Panic was nearly setting in when I remembered that I’d already scanned our licenses early in the process when I needed to send them to our mortgage consultant. I did a quick search in Evernote, and there they were! I printed out copies and we were set to go. Evernote saved the day!

And They Lived Happily Ever After

We closed on December 26 and all went well. Signing 146 pages, I discovered, was a lot like signing books in an autograph line at a science fiction convention. At least so I pretended. We received our signed copies electronically and confirmed that everything had gone through. The process took five months, but the truth is, there really wasn’t much we had to do. All of the documentation we needed to supply came from Evernote. I didn’t have to go digging through file cabinets for any of it. The entire process was documented, phone calls, emails, all of it, so I have a complete record. And best of all, we now have lower interest rate which saves money. The FHA streamlined refinances was certainly easier than the original purchase, but Evernote made all the difference, in my opinion, in minimizing the work I had to do, and keeping my stress level low.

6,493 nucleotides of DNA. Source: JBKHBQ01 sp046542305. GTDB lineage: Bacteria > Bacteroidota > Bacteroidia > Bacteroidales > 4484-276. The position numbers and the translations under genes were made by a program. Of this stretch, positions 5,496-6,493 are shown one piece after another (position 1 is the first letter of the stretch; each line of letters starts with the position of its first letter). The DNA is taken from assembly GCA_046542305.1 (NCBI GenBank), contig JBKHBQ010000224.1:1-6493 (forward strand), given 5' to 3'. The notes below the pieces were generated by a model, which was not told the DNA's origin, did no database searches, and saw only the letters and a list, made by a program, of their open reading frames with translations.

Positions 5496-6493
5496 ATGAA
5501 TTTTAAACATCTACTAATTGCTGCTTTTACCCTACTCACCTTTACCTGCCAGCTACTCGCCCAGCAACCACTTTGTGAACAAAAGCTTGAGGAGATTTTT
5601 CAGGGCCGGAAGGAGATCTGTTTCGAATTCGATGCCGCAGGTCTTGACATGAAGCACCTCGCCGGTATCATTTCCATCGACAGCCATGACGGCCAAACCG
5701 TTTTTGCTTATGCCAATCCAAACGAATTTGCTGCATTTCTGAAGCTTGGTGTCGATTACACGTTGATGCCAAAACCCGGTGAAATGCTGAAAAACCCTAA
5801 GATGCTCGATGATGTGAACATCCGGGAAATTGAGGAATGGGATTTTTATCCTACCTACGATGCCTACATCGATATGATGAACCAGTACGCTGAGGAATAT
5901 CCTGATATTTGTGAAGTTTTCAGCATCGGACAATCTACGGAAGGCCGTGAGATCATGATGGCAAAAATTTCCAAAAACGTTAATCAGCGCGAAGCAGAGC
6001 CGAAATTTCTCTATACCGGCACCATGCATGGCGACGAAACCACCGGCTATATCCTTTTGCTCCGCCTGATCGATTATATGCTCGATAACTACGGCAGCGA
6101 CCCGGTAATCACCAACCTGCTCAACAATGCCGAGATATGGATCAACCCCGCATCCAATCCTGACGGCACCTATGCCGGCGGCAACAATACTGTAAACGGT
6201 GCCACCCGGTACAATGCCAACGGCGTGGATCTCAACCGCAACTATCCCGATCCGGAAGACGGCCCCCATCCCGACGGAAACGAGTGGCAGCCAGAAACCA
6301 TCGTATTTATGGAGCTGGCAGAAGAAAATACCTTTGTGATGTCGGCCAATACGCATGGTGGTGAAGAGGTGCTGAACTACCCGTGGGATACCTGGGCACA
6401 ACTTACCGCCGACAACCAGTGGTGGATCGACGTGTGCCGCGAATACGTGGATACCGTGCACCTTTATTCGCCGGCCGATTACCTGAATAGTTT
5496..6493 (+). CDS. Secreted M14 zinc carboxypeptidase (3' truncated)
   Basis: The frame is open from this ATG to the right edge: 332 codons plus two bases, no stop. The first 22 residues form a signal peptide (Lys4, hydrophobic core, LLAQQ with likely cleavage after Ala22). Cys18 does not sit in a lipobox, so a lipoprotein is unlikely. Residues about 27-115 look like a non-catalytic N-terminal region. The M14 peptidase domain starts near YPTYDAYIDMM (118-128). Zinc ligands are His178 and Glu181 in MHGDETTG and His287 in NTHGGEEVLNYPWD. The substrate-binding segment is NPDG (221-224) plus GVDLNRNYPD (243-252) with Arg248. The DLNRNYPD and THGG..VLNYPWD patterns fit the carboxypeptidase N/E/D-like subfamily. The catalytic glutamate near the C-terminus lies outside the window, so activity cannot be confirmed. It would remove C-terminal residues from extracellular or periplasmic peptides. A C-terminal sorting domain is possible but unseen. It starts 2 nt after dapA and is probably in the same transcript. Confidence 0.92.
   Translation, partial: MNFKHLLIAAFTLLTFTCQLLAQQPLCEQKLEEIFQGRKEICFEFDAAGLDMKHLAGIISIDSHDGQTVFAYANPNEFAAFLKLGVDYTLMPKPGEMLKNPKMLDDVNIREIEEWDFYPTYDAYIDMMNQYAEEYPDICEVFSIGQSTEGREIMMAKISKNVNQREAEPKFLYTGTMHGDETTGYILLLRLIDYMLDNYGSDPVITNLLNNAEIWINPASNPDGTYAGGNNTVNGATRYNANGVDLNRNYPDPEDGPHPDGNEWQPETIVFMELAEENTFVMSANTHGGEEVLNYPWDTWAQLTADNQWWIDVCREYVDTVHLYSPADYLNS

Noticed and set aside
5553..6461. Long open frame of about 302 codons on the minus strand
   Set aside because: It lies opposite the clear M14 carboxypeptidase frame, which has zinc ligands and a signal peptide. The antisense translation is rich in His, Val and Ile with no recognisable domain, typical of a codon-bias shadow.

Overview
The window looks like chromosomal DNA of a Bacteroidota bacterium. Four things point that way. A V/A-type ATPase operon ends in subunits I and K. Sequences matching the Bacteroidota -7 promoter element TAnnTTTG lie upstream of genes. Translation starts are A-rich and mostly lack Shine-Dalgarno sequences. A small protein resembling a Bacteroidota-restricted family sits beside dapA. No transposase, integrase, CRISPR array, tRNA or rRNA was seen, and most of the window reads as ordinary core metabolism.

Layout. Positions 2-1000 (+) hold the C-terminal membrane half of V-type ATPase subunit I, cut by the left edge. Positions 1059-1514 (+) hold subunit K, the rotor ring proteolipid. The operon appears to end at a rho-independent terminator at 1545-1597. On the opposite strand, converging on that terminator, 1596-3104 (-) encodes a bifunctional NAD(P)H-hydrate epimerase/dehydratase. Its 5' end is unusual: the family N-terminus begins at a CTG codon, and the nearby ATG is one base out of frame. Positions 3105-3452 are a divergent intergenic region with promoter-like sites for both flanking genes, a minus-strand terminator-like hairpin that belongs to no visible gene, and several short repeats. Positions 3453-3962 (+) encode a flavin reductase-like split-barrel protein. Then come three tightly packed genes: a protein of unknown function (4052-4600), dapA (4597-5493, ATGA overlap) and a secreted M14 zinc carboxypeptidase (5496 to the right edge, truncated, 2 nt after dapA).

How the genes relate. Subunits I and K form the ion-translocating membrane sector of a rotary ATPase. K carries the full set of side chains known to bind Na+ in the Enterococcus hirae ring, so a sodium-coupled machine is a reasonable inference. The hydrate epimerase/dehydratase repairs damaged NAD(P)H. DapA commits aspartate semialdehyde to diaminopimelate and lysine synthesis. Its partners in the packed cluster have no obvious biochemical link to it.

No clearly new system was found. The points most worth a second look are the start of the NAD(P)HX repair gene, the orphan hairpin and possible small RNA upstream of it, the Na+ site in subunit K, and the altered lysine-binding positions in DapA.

Look for my next Going Paperless post tomorrow right here.


  1. can you explain more about the time line? when you say you put all your emails and phone calls into it? Do you just go back to the same note? And reference them? for instance like a log? On today’s date at 10 a.m. I called Susie and we spoke about XYZ. but after that the next entry etc etc. thanks.

  2. Hi, do you use a tag to keep track of notes for a project such as “mortgate” that are in your timeline?